The last film in the exhibition is 'Blue' (1993), Jarman's final screen testament. A film without images, it immerses the viewer in a field of blue light, as the narration describes in totally unsentimental terms Jarman's life with, and impending death from AIDS. Even at this late hour, with lesions in the retina, incipient blindness and a fridge full of drugs, there is room, and more need than ever, for humour, poetry and fantasy. As the screen seems to pulse in its unchanging blueness, Simon Fisher-Turner's soundtrack - gongs, Berlin techno, footsteps walking on a windswept pebble beach - transports us through the daydreams and reflections of a dying man. 'Kiss me again / Kiss me / Kiss me again / And again': the sensual urgency and sheer longing could be Catullus. The ending is a beautifully pitched meditation on Eros, Thanatos and life's swift passing:
…The smell of him
In beauty's summer
His blue jeans
Around his ankles
Bliss in my ghostly eye
On the lips
On the eyes
Our name will be forgotten
No one will remember our work
Our life will pass like the traces of a cloud
And be scattered like
Mist that is chased by the
Rays of the sun
For our time is the passing of a shadow
And our lives will run like
Sparks through the stubble
I place a delphinium, Blue, upon your grave.
The exhibition is timed to coincide with the launch of the Jarman Award for artist film-makers, the broadcast of Julien's 'Derek' on More4 and a season of films at Picturehouse cinemas across London.
1. Isaac Julien interviewed by Joanne Oatts for Gaydar Nation. A podcast of the interview is available from http://www.gaydarnation.com/UserPortal/
Article/Detail.aspx?ID=20491&sid=52 (last accessed 9 April 2008)
3. Chrissie Iles, 'Derek Jarman', in Derek Jarman: Brutal Beauty (London: Koenig Books, 2008), p. 64
4. For the full text of the letter, see Tilda Swinton, 'No known address … or … Don't look down…', in Derek Jarman: Brutal Beauty. London: Koenig Books, 2008: 10-17.
The 14 portraits by the American photographer Peter Hujar (1934-87) currently on show at Maureen Paley Gallery depict those who are stoically defiant about death, such as the 1979 Ethyl Eichelberger as Nefertiti (III) – Eichelberger, who had Aids, killed himself at the age of 45 in 1990 –alongside the 1985 Jackie Curtis Dead, the print of Curtis, who was dead of a heroin overdose, aged 38.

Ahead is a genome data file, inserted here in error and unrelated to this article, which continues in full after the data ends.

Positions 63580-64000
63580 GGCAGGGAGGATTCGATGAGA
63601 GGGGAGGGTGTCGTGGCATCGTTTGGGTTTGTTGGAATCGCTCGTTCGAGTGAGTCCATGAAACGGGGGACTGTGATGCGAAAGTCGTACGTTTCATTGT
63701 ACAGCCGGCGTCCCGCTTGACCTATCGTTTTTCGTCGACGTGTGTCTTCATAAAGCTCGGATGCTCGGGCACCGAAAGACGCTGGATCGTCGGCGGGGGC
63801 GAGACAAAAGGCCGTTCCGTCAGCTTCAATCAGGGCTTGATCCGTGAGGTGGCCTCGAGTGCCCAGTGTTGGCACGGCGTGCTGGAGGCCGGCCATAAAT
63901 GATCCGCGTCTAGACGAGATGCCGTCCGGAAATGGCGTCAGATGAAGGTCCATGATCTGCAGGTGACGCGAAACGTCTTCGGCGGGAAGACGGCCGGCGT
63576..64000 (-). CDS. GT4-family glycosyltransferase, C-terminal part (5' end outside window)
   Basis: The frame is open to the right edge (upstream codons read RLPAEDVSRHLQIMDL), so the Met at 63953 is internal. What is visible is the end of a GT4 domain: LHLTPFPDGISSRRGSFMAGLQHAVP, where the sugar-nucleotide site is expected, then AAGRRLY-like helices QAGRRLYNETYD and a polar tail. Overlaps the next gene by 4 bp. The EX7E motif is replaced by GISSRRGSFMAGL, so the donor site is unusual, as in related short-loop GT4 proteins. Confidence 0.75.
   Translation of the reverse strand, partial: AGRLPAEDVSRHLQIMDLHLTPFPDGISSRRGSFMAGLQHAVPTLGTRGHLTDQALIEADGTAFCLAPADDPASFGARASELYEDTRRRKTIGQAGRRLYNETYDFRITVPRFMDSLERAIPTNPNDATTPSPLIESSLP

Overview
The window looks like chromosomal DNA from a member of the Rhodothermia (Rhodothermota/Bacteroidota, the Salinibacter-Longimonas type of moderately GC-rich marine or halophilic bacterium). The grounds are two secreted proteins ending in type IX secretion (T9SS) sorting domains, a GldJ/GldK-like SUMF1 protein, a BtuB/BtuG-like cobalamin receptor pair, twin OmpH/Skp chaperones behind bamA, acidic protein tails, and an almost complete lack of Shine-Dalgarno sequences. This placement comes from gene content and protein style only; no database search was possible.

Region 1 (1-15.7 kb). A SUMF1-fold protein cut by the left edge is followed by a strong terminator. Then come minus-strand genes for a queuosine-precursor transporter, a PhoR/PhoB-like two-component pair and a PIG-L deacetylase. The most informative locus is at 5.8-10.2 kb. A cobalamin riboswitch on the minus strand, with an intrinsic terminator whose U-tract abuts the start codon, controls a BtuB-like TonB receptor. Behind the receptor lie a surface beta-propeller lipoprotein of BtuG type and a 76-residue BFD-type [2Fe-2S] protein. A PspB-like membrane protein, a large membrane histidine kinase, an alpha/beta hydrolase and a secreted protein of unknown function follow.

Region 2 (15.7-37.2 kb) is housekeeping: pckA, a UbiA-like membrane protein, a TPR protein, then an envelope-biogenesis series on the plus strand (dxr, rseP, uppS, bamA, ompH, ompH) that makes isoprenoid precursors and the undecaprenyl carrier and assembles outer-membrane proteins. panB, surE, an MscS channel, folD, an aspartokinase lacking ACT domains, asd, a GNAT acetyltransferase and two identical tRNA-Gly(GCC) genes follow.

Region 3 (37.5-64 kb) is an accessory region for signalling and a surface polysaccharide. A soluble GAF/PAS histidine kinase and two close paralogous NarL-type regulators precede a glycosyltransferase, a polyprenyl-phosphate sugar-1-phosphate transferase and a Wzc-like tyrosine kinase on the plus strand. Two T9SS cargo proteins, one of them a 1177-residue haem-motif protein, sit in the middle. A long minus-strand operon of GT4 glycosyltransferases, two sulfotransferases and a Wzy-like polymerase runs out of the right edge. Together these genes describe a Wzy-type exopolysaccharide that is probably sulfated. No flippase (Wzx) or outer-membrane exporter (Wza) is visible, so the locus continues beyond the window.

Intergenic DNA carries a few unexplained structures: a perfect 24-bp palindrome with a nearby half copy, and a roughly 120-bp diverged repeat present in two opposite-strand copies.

Derek Jarman: Pandemonium
In celebration of Derek Jarman’s life and work, the Cultural Institute at King’s College London is exhibiting Pandemonium, marking both the 20th anniversary of his death in February 1994 and what would have been his 72nd birthday on 31 January.
Global Clarion Call: Fiona Hall – Big Game Hunting
Fiona Hall: Big Game Hunting at Heide Museum of Modern Art is one of the most impressive exhibitions in Australia of a living artist for many years. As one of the country’s leading artists, Fiona Hall’s work is challenging and pertinent occupying a political interface between culture and nature.
China Power Station: Part 1
At Frieze Art Fair, Saskia Sassen spoke compellingly about how artists can find potential in underused urban spaces, working to give such places a value that goes beyond the concrete terms of real estate. 'China Power Station: Part 1' echoed the strategy of exhibiting in vacant industrial spaces by taking over Battersea Power Station in October 2006, making this abandoned yet spectacular site accessible to curious visitors for the first time in decades.
In the darkest hour, there may be light: Works from Damien Hirst's murderme collection
A range of symbols spring to mind when thinking about death: the hooded figure wielding a sickle, the faceless boatman ferrying the souls of the dead across the River Styx, the watery existence ascribed to the souls in Hades' underworld and Purgatory - the quintessential departure lounge where Christian souls gather waiting to pass into eternal bliss.